Buffish

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Bee of the day: Andrena nigroaenea, the buffish mining bee.

I’ve always thought the common name was strange: why buffish? Buff is a pale brown colour, and buffish suggests something that’s ‘sort of’ pale brown. These striking bees aren’t ‘sort of’ or even ‘definitely’ pale brown, however, but are quite distinctly ginger. Or tawny, maybe – though that description has already been applied to Andrena fulva, the females of which aren’t so much tawny as red.

I hope you’re paying attention – there’s going to be a test at the end of this period.

Anyway, this very fresh female is about the size of a honey bee, though she appears larger because she’s so furry. There was a male – with similar colouring, but much slimmer and lacking the large pollen brush on the hind leg – hanging around very close to her, which suggests that she may not yet have mated. Also hovering nearby were several nomad bees; both Nomada goodeniana and Nomada marshamella are cleptoparasites of the buffish mining bee, and the females spend much of their time searching for Andrena nests.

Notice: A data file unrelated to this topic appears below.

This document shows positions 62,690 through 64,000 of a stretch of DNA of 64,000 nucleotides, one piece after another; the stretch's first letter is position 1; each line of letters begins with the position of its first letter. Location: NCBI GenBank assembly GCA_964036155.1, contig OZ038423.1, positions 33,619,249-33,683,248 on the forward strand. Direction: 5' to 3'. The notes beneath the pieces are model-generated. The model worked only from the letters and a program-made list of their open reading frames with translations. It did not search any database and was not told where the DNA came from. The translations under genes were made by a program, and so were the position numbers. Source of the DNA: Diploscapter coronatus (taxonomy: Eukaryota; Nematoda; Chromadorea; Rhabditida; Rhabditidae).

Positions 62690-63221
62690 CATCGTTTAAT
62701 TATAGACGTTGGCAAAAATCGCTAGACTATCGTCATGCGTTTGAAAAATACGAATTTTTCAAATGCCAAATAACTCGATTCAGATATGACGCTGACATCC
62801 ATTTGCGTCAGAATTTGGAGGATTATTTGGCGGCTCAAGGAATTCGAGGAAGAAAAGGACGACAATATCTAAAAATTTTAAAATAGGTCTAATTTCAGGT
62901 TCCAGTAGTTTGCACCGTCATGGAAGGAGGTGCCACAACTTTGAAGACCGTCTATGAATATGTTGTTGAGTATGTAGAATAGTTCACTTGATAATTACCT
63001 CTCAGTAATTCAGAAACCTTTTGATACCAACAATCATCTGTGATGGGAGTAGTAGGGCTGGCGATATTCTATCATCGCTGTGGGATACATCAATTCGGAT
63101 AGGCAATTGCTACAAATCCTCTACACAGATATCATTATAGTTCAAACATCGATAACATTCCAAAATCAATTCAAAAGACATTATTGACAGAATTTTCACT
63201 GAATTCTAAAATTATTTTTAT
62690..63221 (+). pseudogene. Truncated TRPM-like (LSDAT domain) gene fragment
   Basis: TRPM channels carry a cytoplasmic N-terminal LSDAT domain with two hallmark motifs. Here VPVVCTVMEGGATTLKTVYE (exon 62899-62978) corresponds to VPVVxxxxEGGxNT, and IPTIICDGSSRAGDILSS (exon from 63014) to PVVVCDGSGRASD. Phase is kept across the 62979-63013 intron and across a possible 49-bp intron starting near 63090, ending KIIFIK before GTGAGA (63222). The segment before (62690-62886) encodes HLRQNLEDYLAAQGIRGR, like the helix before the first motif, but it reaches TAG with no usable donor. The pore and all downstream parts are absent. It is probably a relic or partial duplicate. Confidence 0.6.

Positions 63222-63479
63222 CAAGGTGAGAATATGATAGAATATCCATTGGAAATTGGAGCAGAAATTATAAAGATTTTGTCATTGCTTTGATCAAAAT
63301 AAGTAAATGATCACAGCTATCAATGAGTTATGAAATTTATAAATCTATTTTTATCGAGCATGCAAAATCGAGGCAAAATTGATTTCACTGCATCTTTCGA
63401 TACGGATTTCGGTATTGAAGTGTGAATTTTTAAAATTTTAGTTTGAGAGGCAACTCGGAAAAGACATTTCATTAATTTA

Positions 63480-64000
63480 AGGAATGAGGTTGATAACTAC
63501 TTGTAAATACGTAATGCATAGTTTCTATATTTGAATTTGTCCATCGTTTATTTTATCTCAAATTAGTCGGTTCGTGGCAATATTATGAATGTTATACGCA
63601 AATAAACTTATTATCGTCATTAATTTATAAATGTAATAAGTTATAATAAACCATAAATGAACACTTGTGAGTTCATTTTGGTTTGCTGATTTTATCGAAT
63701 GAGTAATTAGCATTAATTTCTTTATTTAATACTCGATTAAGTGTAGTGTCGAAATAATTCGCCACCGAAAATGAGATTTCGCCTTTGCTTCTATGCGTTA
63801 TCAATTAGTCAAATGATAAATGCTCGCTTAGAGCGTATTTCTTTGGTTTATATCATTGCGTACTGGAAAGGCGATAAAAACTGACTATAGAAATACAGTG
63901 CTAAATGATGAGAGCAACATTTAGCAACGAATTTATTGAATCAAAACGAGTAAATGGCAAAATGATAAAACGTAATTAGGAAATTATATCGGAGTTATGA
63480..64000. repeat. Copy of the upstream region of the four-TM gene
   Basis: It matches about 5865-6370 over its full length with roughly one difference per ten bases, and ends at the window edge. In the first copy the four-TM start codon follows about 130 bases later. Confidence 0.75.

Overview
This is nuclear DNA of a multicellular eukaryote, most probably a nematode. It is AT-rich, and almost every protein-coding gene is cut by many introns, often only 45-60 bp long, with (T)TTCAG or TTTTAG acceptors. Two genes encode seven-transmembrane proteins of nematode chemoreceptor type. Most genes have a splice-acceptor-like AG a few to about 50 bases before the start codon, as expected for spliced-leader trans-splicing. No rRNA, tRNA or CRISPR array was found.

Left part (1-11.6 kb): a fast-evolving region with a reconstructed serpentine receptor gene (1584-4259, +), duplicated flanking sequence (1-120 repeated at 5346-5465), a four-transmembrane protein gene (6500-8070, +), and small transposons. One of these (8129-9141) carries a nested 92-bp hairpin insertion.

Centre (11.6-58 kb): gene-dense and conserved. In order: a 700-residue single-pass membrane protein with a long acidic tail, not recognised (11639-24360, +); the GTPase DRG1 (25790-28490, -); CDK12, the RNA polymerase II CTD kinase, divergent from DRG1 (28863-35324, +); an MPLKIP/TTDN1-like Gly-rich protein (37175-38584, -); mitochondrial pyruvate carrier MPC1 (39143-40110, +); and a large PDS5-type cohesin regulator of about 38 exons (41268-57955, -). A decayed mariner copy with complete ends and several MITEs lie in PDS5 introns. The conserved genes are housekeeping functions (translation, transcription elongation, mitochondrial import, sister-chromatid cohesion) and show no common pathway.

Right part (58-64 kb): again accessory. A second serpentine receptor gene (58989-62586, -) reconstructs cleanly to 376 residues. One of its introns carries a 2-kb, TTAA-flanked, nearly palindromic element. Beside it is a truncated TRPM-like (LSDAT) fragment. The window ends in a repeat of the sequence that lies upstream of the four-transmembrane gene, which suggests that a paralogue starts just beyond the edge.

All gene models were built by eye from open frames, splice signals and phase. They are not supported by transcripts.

Andrena nigroaenea is very common in England and Wales, and has quite a long flight season for a mining bee: they can often be found from March through to July. They’re more likely to nest singly than other miners, and in gardens they nest everywhere from lawns and flower beds through to old walls with crumbling mortar – I almost always find them on this old farmyard wall that I refer to as my bee hotel.

In other news, our Lockdown Pond Project is progressing well. I’ve found a local aquatics supplier that will deliver pond plants by mail, and I’ve ordered some oxygenators and marginals for the patio pond, along with the specialist compost and containers needed to plant them. And R has dug out almost half the depth of hole we need to install the wildlife pond – though the deeper he goes the clartier the soil becomes and the tougher the digging gets, so I don’t expecting that he’ll finish it before the weekend. But I’m very happy that he’s so interested and involved in the whole scheme – not to mention grateful that he’s doing all the hard work!